I also had the ozone level from several central New Jersey monitoring stations for every hour of the day for ten years. I used PROC REG (and ARIMA) to assess the association between ozone levels and the number of admissions to emergency departments diagnosed as asthma. Some of the predictor variables, besides ozone level, were pollen levels and a dichotomous variable indicating if the date fell on a weekend. (On weekdays, patients were more likely to visit the personal physician than on a weekend.) The study showed a significant association between ozone levels and asthma attacks.

It would have been nice to have the incredible diagnostics that are now produced when you run PROC REG. Imagine if I had SAS Studio back then!

In the program, I used a really interesting trick. (Thank you Paul Grant for showing me this trick so many years ago at a Boston Area SAS User Group meeting.) Here's the problem: there are many possible codes such as 493, 493.9, 493.100, 493.02, and so on that all relate to asthma. The straightforward way to check an ICD-9 code would be to use the SUBSTR function to pick off the first three digits of the code. But why be straightforward when you can be tricky or clever? (Remember Art Carpenter's advice to write clever code that no one can understand so they can't fire you!)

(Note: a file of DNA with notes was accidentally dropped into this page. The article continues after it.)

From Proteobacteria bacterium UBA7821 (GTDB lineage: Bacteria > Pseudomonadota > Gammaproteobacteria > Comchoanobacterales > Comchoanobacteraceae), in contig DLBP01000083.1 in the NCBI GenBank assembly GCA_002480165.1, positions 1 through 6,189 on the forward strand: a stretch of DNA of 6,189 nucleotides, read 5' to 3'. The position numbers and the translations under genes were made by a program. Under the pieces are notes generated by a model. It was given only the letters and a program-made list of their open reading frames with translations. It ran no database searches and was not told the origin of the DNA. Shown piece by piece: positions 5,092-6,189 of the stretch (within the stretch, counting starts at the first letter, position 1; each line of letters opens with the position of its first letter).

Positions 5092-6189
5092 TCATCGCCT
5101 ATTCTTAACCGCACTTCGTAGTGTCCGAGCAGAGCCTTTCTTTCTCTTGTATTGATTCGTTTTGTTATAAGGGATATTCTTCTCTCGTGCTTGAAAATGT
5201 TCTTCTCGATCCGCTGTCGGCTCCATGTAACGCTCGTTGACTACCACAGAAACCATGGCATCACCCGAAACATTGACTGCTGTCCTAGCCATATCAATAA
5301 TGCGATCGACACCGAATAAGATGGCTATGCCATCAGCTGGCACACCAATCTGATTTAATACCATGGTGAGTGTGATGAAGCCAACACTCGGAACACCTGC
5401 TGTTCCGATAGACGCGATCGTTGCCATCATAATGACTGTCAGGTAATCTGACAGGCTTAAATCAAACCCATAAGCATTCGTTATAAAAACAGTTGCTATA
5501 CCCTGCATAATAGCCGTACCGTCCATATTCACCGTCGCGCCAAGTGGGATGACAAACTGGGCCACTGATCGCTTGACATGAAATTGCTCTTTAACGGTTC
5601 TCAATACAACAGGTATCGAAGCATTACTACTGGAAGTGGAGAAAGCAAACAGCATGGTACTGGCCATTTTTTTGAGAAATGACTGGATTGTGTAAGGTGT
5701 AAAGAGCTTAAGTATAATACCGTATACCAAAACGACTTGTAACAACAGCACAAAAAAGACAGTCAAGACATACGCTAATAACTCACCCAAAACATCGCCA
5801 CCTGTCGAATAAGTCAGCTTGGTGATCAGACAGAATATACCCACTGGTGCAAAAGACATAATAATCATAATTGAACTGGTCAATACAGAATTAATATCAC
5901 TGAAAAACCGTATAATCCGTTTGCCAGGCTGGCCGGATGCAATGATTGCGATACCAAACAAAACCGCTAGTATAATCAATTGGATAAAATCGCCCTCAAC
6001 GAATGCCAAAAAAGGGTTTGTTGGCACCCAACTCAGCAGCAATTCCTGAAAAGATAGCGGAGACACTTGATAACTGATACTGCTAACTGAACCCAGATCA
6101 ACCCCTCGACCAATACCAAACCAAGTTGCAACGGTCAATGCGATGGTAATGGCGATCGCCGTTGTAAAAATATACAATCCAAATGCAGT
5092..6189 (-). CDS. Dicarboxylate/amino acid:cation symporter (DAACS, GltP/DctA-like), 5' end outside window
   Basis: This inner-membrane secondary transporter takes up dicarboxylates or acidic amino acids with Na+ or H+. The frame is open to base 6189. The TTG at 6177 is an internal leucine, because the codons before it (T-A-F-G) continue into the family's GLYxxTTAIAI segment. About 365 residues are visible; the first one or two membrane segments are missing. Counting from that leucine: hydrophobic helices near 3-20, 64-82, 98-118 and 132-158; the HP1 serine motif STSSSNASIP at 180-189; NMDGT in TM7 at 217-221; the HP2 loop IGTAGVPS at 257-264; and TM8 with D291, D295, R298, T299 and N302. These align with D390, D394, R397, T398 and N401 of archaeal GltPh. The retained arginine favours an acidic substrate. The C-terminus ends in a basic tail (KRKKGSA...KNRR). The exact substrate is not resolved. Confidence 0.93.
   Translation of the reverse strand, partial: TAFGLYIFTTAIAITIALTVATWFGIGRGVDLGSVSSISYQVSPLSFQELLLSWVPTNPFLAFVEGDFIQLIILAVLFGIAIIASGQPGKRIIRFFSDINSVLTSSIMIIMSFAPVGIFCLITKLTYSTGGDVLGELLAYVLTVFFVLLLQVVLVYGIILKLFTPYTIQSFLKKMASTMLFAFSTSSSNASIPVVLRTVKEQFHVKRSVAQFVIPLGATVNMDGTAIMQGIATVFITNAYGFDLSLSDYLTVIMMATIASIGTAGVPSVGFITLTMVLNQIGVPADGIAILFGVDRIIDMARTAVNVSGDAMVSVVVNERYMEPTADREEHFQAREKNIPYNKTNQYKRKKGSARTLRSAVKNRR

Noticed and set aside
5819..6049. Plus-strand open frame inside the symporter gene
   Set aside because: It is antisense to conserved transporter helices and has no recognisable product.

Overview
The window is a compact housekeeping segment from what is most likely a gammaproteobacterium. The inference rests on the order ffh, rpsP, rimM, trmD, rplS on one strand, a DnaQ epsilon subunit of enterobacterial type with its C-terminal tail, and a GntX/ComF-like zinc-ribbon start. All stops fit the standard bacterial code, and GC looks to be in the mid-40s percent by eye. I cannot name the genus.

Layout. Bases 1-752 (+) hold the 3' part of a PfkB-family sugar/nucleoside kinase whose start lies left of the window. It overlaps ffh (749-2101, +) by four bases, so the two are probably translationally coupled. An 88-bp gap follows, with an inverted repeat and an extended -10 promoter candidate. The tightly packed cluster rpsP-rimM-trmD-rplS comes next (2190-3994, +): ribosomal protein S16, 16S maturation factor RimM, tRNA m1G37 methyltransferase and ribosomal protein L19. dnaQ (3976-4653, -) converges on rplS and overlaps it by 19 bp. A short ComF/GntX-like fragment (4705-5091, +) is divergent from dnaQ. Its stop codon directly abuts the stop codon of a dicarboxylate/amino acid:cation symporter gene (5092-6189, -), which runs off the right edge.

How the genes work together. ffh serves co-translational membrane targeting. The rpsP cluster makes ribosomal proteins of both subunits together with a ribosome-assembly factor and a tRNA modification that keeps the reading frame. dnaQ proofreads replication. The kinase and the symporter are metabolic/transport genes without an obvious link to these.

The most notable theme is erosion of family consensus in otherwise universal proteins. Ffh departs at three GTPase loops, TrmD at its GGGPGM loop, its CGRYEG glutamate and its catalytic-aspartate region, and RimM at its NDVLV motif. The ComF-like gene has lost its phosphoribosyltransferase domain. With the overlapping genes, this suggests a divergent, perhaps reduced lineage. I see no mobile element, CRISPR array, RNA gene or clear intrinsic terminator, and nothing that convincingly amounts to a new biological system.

The following program demonstrates the =: operator:

*An interesting trick to read ICD codes;
<strong>Data</strong> ICD_9;
  input ICD : $7. @@;
  if ICD =: "493" the output;
datalines;
493 770.6 999 493.9 493.90 493.100
;
title "Listing of All Asthma Codes";
<strong>proc</strong> <strong>print</strong> data=ICD_9 noobs;
<strong>run</strong>;

 

Normally, when SAS compares two strings of different length, it pads the shorter string with blanks to match the length of the longer string before making the comparison. The =: operator truncates the longer string to the length of the shorter string before making the comparison.

The usual reason to write a SAS blog is to teach some aspect of SAS programming or to just point out something interesting about SAS. While that is usually my motivation, I have an ulterior motive in writing this blog – I want to plug a new book I have just published on Amazon. It's called 10-8 Awaiting Crew: Memories of a Volunteer EMT. One of the chapters discusses the difficulty of conducting statistical studies in pre-hospital settings. This was my first attempt at a non-technical book. I hope you take a look. (Enter "10-8 awaiting crew" or "Ron Cody" in Amazon search to find the book.) Drop me an email with your thoughts at ron.cody@gmail.com.